Similarly, the permission to modify a Glue development endpoint can lead to privilege escalation because a user might, for example, change the SSH key associated with an endpoint so they can then log into the system and use it to perform privileged actions. Again, the risk depends on the permissions assigned to the endpoint.

Conclusion

For all of the categories discussed above, the risk of privilege escalation can be mitigated or removed entirely by carefully defining permissions, principals, and resources in policies.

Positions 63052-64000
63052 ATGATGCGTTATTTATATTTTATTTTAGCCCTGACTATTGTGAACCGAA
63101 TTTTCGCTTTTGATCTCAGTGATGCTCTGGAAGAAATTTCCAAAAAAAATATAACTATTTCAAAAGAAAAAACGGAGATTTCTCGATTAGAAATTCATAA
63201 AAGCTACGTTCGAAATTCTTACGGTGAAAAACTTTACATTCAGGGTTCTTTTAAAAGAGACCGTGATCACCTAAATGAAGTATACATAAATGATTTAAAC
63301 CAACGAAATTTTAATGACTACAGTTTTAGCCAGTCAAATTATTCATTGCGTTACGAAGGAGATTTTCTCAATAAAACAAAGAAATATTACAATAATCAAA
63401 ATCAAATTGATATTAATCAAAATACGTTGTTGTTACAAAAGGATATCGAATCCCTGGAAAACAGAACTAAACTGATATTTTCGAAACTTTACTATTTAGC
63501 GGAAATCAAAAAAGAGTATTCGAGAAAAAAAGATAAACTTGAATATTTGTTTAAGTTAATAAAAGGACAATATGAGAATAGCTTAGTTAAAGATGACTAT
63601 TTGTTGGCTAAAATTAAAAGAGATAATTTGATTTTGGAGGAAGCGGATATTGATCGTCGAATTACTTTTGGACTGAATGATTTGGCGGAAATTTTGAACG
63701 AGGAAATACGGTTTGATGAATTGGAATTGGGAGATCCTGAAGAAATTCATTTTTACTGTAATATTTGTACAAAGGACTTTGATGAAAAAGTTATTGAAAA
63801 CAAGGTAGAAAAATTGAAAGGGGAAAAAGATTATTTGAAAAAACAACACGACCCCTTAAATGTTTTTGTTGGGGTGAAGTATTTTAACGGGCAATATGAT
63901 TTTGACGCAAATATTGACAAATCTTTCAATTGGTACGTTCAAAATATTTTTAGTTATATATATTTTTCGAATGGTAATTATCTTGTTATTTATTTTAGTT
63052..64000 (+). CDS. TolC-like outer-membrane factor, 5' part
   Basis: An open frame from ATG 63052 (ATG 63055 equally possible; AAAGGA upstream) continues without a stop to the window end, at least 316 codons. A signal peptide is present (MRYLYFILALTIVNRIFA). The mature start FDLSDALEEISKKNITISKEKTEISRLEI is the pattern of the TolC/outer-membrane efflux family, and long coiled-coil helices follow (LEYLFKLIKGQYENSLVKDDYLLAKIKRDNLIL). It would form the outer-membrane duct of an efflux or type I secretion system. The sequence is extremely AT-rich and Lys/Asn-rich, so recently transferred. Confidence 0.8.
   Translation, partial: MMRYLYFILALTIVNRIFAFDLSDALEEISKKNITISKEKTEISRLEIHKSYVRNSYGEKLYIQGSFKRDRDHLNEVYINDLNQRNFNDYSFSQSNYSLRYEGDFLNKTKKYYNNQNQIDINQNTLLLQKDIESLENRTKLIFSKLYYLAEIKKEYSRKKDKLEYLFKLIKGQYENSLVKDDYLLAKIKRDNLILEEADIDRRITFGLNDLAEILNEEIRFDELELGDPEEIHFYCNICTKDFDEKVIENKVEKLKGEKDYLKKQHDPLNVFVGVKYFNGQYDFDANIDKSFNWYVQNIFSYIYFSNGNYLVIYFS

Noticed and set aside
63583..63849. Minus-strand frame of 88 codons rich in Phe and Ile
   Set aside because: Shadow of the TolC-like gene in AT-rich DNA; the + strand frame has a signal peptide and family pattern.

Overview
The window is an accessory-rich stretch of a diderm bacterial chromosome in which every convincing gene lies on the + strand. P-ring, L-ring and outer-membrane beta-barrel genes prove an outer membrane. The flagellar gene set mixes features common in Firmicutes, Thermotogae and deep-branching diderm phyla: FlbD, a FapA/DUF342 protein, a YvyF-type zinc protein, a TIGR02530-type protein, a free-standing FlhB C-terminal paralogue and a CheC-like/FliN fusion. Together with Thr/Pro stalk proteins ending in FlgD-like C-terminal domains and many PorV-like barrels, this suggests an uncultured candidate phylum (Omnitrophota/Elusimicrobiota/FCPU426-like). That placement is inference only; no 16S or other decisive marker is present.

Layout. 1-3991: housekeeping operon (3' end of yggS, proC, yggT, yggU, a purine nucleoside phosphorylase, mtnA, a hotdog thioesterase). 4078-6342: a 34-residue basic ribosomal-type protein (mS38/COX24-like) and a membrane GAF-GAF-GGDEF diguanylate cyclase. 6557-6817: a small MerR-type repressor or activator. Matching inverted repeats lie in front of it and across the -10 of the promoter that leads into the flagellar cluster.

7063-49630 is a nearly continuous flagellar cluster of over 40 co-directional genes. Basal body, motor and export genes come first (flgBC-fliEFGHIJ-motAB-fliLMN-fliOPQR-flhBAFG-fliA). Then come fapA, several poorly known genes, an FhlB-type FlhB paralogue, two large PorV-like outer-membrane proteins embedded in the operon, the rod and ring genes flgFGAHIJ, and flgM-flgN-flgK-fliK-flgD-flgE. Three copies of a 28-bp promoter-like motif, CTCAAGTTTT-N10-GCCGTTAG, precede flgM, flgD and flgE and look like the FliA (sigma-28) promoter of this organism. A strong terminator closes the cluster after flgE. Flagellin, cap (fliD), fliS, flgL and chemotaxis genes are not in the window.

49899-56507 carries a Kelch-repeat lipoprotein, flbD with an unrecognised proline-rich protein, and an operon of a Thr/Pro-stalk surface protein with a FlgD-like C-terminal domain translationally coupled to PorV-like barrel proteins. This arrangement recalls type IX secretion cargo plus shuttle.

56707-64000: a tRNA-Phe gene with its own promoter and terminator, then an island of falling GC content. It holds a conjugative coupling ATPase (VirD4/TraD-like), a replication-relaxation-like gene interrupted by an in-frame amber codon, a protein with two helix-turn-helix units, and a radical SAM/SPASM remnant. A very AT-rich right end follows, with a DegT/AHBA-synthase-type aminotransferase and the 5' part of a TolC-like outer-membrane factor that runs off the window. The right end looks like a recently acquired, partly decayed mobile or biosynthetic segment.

Rather than writing policies that provide the iam:PassRole permission on all roles in the environment, carefully list out the roles that an entity is allowed to pass. Similarly, instead of allowing a user to update the code of any Lambda function, determine which Lambda functions the user should be able to update based on their job requirements and permissions in the AWS environment. Guarding against privilege escalation in AWS (as in most other environments) comes down to following the principle of least privilege. The difference is that AWS is relatively unfamiliar to most administrators, and new AWS services are made available continuously. Through my testing of these methods and the five category summarization here, I hope I’ve provided insight into where administrators need to focus efforts to prevent users from performing unauthorized actions in AWS.